Ironically, Tufnell, who also won his first man of the match award as England went 1-0 up in the five-match series, was not expected to play, and only a late decision by captain Michael Atherton - after he had seen the condition of the pitch - gave the spinner his first limited-over run- out in more than two years.
It has been a trying 48 hours for Tufnell, not least because of the not- so-mysterious posters that have suddenly sprung up around Christchurch.
The posters which read - "Phil Tufnell must agree that Bardellis is Christchurch's best joint" - are the talk of the town, though their blatant appearance does tend to lend credibility to the claim that the whole thing was just a crude publicity stunt, timed to coincide with England winning the Test series. "See you down there," quipped Tufnell to assembled journalists who attended a terse post-match press conference.
Unsurprisingly, he was the object of the crowd's attention - most of it puerile - long before he got the ball in his hand. It was a situation the old Tufnell would probably not have handled at all well, and although the latest version is perhaps not the exciting bowler of old, he is more imperturbable than he used to be.
He even made the grand gesture of doffing his cap at the end of his spell, a touch the large, partisan crowd at Lancaster Park greatly appreciated.
"I thought he coped with it well," Atherton said. "I had a chat with him beforehand and told him to be strong. He has not played many one-day internationals recently and his performance was exceptional."
In fact, he did not come on until the 20th over, when the score was 87 for 1. But if his introduction was delayed, his impact was immediate, and he instantly removed the hard- hitting Nathan Astle, who tamely chipped a leading edge to Graham Thorpe at extra cover. Two overs later, a similar fate befell Adam Parore as he lobbed a return catch to the bowler.
With the odd ball turning, Tufnell proved difficult to get away, and he and Robert Croft more or less put a brake on the Kiwis' run rate.
Deceleration always creates pressure in limited-over situations, and it was not long before Chris Cairns perished at deep square leg trying to chance his arm. Two overs later, Stephen Fleming was stumped after he set off for a leg bye without waiting to see if the ball had eluded Alec Stewart, who promptly whipped the bails off.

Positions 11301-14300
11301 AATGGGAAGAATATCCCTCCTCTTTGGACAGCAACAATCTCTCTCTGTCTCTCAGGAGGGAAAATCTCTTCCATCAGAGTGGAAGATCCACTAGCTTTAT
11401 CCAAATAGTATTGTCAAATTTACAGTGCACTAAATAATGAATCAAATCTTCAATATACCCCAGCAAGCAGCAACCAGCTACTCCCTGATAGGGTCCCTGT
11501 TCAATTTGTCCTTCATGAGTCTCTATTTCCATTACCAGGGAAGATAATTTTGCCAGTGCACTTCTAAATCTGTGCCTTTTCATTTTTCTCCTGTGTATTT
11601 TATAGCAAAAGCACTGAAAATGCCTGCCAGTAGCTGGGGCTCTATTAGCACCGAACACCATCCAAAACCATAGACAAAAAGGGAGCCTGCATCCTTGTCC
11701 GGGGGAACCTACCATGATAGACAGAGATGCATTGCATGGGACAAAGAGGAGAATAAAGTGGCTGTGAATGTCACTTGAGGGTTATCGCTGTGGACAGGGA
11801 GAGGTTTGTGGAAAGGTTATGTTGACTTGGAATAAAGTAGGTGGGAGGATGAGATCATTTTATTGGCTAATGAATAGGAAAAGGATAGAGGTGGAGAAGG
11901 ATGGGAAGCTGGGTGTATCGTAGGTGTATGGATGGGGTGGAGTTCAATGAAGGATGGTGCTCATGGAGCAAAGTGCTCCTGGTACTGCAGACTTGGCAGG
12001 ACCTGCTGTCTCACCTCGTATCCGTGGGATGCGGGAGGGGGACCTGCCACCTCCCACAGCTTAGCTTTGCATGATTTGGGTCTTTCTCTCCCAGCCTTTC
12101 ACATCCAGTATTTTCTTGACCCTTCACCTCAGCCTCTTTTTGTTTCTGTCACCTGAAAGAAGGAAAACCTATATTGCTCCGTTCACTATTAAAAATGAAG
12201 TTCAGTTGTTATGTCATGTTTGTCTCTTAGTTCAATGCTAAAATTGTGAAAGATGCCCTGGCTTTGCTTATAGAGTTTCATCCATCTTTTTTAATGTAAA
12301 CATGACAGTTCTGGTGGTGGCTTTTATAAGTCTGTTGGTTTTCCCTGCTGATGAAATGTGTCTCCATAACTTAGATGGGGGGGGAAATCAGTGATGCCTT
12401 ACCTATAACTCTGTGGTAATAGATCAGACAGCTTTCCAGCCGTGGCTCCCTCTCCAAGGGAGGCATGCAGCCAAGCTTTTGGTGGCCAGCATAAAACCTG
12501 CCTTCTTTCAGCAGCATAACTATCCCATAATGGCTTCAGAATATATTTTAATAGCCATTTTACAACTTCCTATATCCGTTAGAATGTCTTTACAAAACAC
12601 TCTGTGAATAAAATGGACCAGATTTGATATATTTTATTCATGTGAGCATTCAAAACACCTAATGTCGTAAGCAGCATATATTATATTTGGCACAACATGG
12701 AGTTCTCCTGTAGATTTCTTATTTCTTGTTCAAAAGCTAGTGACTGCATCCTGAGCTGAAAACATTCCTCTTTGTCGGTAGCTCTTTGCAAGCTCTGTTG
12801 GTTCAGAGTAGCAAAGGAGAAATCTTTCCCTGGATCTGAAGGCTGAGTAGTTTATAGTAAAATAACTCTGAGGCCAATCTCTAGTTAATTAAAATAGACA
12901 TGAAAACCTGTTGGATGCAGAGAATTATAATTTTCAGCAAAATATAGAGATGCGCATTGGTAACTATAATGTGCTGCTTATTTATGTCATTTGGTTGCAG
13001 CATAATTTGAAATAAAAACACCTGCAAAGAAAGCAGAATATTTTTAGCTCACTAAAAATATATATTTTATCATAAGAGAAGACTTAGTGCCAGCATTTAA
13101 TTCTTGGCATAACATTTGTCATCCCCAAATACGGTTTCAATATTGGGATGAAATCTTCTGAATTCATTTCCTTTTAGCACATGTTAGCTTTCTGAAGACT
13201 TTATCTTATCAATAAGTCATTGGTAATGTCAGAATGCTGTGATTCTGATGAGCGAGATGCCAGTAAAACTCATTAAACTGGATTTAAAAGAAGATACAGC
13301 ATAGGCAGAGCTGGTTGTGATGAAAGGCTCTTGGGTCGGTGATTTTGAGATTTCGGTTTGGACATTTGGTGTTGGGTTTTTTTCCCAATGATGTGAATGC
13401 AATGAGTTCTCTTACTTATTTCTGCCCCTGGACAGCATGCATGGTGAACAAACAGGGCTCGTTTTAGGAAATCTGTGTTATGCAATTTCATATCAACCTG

Once Tufnell had finished, however, New Zealand were able to take their score to 226, as 66 runs were taken from the last 10 overs.
It was a total that looked as if it might be adequate after Atherton and Nick Knight had fallen in quick succession. That was until the Surrey duo of Stewart and Thorpe got going, their scintillating partnership of 170 suddenly making the target look a formality. Both batsmen were in exquisite form, and their respective boundary counts, a six and eight fours, were identical.
In the end, after a late flurry of wickets, England's victory fell somewhere in between and, with five runs wanted from nine balls, a forceful two- ball innings from Croft - who struck Heath Davis for successive fours through the covers - broke the tension.
Having won the toss and batted, New Zealand got off to a storming start, with both Astle and Bryan Young piercing Atherton's well-set off side field. Astle in particular, hit the ball with great power, particularly through extra cover, and he took 12 off one over by Alan Mullally.
Such extravagance seemed a snip in comparison to Croft, whose third over went for 16. Croft prefers to bowl to an off-stump line, but as Atherton brought him on before the fielding restrictions were lifted, he was forced to bowl at leg-stump instead. Croft, however, as he has done all winter, persevered, and his remaining nine overs cost the Welshman just 25 runs.
Mind you, the conditions certainly suited spin and the pitch used was the same one the Test had been played on, which meant it was more than seven days old by the time England's innings took place under lights.
As is the case in New Zealand, it was a ploy clearly designed to suit the home side's slow medium-pace dribblers, Gavin Larsen and Chris Harris, whose accurate but paceless deliveries have long been a feature of their success at one-day cricket.
But if the volume of runs was compromised by the pitch, the game was nevertheless a 25,000 sell-out, and people were jammed into every nook and cranny, presumably to help pay for for the new lights, which cost $NZ3.5m (pounds 1.5m).
During the interval between innings, Cairns, along with the television presenter Paul Holmes and a squad of Christchuch police constables, had their heads shorn in order to raise funds for the Child Cancer Foundation.
Cairns apparently had a No 4 cut but, if he started the match as Samson, he finished as Delilah, with Stewart clouting his first ball for a mighty six over long-on. He never recovered and his four overs cost an exorbitant 25 runs.Reuse content